It is also ketogenic chocolate (see the section on nutritional information at the bottom of the page).

In the equipment list and the ingredients lists below, if you click any of the pictures it will take you to Amazon where you can buy these things if you don’t have them.  We are making this chocolate while we are in Florida; availability of equipment and ingredients may vary in other countries.  When Susan talks in volumetric measurements, she’s talking American cups, spoons, etc.

You can download a printable version of Susan Courtneys Healthy Dark Chocolate here (right click and choose Save As).

In the video Susan mentions her Sweetener equivalents chart.  Right click the link and choose Save As to download.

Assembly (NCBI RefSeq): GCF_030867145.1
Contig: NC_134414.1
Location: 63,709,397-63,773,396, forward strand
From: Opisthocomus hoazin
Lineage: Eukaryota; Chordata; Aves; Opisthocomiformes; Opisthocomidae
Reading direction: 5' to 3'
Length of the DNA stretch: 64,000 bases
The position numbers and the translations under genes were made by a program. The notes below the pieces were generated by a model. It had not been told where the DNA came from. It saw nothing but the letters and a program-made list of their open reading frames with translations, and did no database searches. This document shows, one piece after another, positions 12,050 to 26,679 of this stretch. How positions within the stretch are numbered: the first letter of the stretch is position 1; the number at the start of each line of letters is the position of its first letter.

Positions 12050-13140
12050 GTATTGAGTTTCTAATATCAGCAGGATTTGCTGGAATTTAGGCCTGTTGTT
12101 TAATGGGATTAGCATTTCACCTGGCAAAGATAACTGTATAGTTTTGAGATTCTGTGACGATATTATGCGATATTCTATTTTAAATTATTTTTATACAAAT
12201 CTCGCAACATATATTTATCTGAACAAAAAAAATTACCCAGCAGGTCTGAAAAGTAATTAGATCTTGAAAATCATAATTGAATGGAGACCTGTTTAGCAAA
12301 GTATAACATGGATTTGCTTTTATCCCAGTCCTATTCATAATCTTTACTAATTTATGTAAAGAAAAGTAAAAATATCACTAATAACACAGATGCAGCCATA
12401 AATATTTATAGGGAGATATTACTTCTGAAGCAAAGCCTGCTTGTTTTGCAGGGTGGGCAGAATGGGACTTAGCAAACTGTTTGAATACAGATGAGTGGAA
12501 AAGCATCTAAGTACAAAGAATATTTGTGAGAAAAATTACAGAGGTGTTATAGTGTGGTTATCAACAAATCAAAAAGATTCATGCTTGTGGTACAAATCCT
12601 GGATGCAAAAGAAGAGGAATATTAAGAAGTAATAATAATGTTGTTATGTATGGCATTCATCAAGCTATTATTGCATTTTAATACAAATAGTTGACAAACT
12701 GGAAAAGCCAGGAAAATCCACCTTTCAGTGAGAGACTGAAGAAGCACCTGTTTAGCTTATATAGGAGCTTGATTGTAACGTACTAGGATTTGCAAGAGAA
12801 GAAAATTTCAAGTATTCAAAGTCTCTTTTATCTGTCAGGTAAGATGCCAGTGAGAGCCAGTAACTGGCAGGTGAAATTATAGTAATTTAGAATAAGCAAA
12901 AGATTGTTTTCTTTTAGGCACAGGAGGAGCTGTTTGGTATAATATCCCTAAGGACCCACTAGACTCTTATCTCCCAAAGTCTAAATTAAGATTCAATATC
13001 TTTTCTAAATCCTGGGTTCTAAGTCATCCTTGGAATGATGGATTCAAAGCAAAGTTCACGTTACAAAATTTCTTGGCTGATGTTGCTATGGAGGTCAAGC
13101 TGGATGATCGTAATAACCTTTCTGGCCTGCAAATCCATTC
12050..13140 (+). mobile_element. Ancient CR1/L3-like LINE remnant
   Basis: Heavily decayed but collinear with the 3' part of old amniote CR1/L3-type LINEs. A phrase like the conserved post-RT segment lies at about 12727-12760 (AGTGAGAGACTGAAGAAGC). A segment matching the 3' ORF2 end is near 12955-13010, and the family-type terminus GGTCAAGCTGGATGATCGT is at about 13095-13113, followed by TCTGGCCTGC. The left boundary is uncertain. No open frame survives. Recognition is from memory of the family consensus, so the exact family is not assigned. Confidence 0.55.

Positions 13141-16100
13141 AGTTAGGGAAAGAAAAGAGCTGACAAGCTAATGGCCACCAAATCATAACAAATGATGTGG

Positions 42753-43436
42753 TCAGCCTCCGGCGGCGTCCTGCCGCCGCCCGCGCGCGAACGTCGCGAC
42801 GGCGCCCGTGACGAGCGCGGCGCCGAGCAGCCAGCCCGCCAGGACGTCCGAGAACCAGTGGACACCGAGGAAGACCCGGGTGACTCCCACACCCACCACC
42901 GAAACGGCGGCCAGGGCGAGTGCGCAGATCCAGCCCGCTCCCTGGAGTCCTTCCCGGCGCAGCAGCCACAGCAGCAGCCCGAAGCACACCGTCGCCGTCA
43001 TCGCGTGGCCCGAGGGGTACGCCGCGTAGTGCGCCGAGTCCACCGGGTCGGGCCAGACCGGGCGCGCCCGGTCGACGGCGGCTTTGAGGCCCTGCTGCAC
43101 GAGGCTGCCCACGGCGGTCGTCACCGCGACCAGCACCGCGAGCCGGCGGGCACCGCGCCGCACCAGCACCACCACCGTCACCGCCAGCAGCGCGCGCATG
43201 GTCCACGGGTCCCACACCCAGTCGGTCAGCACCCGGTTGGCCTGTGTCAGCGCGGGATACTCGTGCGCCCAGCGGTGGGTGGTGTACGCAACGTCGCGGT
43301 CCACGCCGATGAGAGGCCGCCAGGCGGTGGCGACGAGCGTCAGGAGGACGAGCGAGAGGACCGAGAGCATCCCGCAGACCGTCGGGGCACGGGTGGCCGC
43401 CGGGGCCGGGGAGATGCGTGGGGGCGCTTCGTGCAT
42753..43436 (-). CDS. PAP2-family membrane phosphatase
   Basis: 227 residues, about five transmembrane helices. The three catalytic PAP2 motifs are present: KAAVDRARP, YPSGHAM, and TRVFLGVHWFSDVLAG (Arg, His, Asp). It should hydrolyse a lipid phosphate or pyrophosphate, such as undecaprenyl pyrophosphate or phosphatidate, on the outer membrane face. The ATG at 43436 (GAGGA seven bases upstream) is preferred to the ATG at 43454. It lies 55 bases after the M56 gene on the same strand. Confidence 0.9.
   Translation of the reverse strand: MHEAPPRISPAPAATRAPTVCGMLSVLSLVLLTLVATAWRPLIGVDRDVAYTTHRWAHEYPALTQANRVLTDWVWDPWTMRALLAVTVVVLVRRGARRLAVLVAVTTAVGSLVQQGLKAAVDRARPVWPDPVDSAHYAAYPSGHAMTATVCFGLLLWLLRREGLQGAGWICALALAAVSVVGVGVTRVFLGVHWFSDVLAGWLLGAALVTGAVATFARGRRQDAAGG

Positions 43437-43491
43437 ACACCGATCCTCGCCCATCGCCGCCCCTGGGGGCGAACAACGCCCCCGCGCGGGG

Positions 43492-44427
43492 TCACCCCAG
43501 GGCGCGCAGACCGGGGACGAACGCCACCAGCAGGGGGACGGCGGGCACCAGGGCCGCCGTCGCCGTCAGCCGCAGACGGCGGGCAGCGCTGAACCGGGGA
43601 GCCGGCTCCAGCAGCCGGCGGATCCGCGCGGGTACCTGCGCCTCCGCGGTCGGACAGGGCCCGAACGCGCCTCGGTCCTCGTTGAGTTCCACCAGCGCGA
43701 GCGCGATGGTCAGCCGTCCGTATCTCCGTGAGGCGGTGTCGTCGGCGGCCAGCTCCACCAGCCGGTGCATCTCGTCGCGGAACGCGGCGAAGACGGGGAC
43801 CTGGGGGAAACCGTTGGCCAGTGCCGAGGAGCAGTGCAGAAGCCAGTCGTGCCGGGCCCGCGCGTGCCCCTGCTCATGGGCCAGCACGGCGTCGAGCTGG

There are six videos taking you through making paleo chocolate.  Here’s the first (the others are spaced down the page).

httpv://www.youtube.com/watch?v=umbDYDjY6V0

Equipment

[simpleazon-image align="right" asin="B0014CZ594" locale="us" height="96" src="http://ecx.images-amazon.com/images/I/51APSfuwBrL._SL160_.jpg" width="160"]Double boiler.

There are dozens on Amazon; this is one of the cheapest but has good customer reviews. You can spend up to $300 on a beautiful, traditional copper “bain marie”, but that isn’t necessary!

You can also pop a basin on top of a saucepan of hot water!

[simpleazon-image align="right" asin="B000PSB5VU" locale="us" height="160" src="http://ecx.images-amazon.com/images/I/21bmJVYBElL._SL160_.jpg" width="160"]Pouring Funnel

If you are going to put your chocolate into forms or moulds (molds) then this is essential.

If you are making “bark” by just tipping the chocolate into a baking try lined with parchment (greaseproof) paper, then it’s not necessary (but you get big, hard lumps of chocolate: I broke a tooth on a piece!)